21Wilberforce honors Nigerian couple at DBU

Benjamin Kwashi, an Anglican archbishop from Nigeria, spoke at Dallas Baptist University as part of the Speak Freedom Summit in 2016. He and his wife Gloria will return to DBU on Sept. 30 to receive the Frank Wolf International Religious Freedom Award from 21Wilberforce (DBU File Photo/Taggert Corn)

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Benjamin and Gloria Kwashi, Christian human rights advocates who endured intense persecution in Nigeria, will receive the Frank Wolf International Religious Freedom Award from 21Wilberforce during a Sept. 30 event at Dallas Baptist University.

Kwashi, an Anglican Archbishop in northern Nigeria, received multiple death threats, his wife endured a savage beating by Islamist militants, and both their home and their church were burned.

“Their life story is one of courage, faith and boundless love,” said Randel Everett, founder and president of 21Wilberforce. Everett is former executive director of the Baptist General Convention of Texas and former pastor of First Baptist Church in Midland.

In spite of the suffering the Kwashis endured personally, the couple took in 50 orphans who lost their parents due to violence.

He is the bishop of the Anglican Diocese of Jos, Nigeria, and General Secretary of GAFCON, the Global Anglican Future Conference.

Benjamin and Gloria Kwashi, Christian human rights advocates who endured intense persecution in Nigeria, will receive the Frank Wolf International Religious Freedom Award from 21Wilberforce during a Sept. 30 event at Dallas Baptist University.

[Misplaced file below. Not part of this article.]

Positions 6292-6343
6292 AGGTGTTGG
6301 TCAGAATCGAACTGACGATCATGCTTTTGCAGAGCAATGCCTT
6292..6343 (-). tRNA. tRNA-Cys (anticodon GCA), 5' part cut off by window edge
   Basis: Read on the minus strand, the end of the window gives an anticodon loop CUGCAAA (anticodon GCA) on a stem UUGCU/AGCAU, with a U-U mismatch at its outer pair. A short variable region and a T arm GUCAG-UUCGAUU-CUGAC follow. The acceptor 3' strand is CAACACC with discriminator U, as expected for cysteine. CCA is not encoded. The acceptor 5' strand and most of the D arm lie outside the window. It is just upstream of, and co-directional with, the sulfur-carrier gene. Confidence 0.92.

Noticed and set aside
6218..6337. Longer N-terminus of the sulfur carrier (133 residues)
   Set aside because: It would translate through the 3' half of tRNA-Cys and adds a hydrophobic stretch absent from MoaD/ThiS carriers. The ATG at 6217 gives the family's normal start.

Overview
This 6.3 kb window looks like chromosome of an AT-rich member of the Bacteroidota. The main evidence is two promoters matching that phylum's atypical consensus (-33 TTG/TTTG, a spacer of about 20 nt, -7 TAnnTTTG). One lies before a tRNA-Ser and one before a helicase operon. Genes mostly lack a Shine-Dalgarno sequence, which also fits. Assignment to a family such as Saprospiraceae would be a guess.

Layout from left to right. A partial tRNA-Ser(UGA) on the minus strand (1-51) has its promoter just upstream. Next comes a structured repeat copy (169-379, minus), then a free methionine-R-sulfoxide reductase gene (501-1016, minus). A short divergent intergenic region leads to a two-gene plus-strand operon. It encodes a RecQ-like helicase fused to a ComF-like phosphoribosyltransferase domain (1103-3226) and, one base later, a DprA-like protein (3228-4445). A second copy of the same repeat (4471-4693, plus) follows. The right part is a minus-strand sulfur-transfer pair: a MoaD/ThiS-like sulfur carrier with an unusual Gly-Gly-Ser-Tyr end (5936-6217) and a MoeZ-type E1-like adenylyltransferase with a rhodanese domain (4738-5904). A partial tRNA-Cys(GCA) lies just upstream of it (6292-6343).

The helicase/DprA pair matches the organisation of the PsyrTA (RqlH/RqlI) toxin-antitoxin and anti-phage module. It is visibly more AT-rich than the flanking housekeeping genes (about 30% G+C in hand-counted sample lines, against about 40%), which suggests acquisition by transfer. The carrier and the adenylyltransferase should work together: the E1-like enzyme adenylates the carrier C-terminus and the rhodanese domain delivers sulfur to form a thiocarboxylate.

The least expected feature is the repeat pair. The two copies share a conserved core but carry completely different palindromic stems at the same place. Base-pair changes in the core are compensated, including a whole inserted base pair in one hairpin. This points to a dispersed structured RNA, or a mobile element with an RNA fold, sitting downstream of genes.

She has been diocesan president of the Mothers’ Union, Women’s Guild and Girls’ Guild, and is the provincial trainer for the Church of Nigeria’s Mothers’ Union. She founded the Zambiri Outreach and Child Care Centre, a primary and secondary school that serves 400 pupils who receive free education, meals, uniforms and medical care.

At the DBU event, 21Wilberforce also will launch The Freedom Center, a collection of online tools and resources related to religious persecution, freedom of conscience and international religious liberty.

“The time is ripe for fresh resources to inspire and equip for advocacy,” Everett said. “21Wilberforce wants to provide specific tools and guidance for how to do that effectively. We will continue to add new resources throughout the coming months.”

The Sept. 30 event in the Great Hall at DBU begins with a reception at 6:30 p.m., followed by dinner at 7 p.m. For more information, click here or email Lsabatier@21wilberforce.org.


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